It's been a long Summer here at the Hideaway. Not too hot (only 40 days over 100 degrees) and more rain than we usually get (by a fraction of an inch) but there have been two constants: good music and good people. Neither of which can be found on Now 55. That's right, the US division of Now That's What I Call Worldwide are closing out Summer 2015 with the fifty-fifth numerical installment in their flagship series to be released on August 7th.
Featuring sixteen hits from recent past Top 40 and club play plus five NOW What's Next tracks from these young guns, with YouTube Links embedded:
- Conrad Sewell - "Hold Me Up"
- Clairity - "Scarecrow"
- Jidenna feat. Roman GianArthur - "Classic Man"
- All Time Low - "Something's Gotta Give"
- Smallpools - "Dreaming"
There are only two tracks on the whole shebang I can recommend without hesitation or reservation and that would be tracks 12 and 13, with videos below:
Also releasing August 7th "is the NOW brand's first foray into the post-punk alt-rock New Wave pop music universe of the 1980s featuring the songs, artists and bands that defined the look, sound and style of that era." The single 18 track CD is awkwardly titled in the true NOW fashion as Now That's What I Call New Wave 80s and it appears that the soft rock kid™ may have been cover art design consultant advisor. There are no surprises or rarities on this disc fer shure as it is intended for those who have never purchased a new wave compilation before. For those people, this is a solid not really the same ol' same ol' selection. My favorites include the following songs represented by their respective videos:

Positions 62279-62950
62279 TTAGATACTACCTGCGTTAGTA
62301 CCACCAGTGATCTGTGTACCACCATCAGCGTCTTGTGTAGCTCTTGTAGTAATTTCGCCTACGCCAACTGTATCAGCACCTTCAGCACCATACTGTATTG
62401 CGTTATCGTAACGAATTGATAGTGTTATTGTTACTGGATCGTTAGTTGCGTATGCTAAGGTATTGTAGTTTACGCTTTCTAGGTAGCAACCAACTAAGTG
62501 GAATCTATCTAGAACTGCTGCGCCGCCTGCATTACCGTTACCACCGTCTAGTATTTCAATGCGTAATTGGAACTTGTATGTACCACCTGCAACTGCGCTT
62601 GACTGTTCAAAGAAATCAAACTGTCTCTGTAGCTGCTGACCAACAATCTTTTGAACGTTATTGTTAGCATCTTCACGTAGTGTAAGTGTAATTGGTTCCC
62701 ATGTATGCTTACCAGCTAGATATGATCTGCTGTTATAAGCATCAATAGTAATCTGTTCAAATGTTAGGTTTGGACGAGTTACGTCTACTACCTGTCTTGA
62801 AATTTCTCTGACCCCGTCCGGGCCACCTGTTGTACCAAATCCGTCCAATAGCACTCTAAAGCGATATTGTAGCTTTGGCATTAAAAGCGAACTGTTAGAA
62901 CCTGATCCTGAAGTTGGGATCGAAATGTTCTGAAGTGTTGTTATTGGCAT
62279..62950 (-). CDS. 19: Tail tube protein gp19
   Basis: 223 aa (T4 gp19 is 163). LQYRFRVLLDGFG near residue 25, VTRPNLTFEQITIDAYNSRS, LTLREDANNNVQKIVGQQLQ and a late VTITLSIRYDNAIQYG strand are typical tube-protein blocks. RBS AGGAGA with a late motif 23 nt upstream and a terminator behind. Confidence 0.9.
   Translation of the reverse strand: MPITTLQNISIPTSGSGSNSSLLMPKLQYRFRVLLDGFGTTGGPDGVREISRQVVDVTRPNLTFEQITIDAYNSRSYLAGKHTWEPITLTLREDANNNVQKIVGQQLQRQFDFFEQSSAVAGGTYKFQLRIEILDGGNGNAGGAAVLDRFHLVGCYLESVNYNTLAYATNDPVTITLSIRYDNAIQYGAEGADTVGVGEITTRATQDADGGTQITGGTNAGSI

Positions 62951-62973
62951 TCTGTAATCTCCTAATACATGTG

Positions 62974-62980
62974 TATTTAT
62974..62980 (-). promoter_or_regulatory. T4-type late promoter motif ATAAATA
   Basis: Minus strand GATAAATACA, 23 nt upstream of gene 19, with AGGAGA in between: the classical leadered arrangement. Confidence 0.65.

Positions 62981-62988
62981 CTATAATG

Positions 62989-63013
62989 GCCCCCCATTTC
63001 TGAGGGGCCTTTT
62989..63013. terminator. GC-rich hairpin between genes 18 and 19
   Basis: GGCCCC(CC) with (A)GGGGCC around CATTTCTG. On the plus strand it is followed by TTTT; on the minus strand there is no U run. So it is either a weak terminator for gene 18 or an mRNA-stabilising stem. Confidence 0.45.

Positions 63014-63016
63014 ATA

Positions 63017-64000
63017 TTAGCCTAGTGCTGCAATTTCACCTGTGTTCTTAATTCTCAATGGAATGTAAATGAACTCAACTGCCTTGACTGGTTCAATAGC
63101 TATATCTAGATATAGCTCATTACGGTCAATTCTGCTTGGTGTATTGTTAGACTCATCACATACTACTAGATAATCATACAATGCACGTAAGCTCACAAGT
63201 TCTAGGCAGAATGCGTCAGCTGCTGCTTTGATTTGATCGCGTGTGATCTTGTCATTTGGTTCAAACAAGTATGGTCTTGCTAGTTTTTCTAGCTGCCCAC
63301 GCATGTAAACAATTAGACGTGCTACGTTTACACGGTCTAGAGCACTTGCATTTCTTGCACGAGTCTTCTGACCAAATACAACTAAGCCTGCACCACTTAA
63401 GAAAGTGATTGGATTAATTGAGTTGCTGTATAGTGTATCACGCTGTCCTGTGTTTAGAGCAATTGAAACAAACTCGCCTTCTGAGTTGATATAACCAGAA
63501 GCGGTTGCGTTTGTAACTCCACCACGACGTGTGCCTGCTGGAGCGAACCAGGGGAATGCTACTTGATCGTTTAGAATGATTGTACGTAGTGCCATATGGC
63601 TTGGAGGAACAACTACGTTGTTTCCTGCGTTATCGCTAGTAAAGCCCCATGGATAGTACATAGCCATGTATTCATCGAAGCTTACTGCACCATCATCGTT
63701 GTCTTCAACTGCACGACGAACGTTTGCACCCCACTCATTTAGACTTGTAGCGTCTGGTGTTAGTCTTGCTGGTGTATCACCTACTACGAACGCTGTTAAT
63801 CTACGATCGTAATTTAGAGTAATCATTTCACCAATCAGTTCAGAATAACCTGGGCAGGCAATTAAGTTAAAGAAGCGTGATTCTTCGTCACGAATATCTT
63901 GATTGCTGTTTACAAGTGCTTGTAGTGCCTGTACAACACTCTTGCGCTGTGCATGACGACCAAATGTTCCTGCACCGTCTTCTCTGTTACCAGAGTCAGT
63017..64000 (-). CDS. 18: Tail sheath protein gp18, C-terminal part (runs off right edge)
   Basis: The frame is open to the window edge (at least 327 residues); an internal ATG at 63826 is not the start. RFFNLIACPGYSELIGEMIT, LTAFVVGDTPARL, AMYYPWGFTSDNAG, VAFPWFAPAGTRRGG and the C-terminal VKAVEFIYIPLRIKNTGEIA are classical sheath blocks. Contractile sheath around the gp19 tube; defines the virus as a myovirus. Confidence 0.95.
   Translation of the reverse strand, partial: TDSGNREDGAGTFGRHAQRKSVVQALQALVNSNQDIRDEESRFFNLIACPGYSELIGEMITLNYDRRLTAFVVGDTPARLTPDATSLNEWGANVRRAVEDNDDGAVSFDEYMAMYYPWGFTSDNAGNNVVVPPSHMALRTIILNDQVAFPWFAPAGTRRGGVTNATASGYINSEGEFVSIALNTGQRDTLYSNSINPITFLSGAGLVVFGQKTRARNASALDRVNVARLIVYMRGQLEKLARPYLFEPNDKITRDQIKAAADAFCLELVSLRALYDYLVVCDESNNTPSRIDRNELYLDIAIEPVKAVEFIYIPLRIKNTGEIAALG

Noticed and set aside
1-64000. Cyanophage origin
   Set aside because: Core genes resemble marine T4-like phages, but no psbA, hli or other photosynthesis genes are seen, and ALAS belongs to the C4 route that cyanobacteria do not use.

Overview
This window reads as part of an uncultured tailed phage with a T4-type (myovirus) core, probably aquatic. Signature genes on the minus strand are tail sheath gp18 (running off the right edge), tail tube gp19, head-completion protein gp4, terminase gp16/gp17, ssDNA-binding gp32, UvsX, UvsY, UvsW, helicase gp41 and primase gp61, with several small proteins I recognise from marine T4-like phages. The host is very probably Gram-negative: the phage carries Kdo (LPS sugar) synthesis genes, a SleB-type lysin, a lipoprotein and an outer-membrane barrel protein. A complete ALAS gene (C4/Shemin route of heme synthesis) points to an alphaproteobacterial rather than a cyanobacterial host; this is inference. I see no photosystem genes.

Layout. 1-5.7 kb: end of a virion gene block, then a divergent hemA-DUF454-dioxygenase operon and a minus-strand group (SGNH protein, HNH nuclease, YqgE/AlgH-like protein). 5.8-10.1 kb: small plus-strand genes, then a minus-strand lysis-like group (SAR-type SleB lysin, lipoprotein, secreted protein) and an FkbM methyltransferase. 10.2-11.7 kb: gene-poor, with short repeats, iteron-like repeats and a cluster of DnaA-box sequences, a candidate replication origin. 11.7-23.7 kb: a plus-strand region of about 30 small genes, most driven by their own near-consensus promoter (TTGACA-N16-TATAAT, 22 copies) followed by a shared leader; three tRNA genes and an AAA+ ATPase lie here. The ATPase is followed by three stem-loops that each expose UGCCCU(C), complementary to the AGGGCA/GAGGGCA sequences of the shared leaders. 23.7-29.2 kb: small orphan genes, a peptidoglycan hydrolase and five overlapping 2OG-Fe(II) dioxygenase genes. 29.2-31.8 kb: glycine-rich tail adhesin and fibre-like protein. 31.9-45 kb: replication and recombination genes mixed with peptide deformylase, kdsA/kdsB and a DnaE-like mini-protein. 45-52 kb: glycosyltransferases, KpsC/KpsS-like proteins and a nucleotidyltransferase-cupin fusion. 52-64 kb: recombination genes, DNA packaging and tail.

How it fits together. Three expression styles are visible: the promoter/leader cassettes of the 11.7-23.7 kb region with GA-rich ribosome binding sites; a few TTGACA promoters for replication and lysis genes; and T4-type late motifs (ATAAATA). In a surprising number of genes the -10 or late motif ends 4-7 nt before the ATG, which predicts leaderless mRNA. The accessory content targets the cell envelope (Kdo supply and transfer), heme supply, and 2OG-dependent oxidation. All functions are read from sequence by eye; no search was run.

Hey's that's all eighteen songs!
And for those of us who'd rather buy lossy files than shiny discs, the good folks at Now have a deal for you: Now That's What I Call New Wave 80s - Deluxe Edition, a download only album with more than twice the music but only half the data of the single disc. It features the music from the disc above plus 22 more pretty dang good tracks for a total of 40 New Wave 80s songs playing out over two and a half hours. The only weak tracks in the bunch for me are tracks 33 and 34 from The Alarm and The Fixx, respectively. I've never been a fan of The Alarm and the track chosen is one of their less generic sounding ones while I am a huge Fixx fan and find track 34 one of their weakest songs. Listen for yourself after the pretty picture.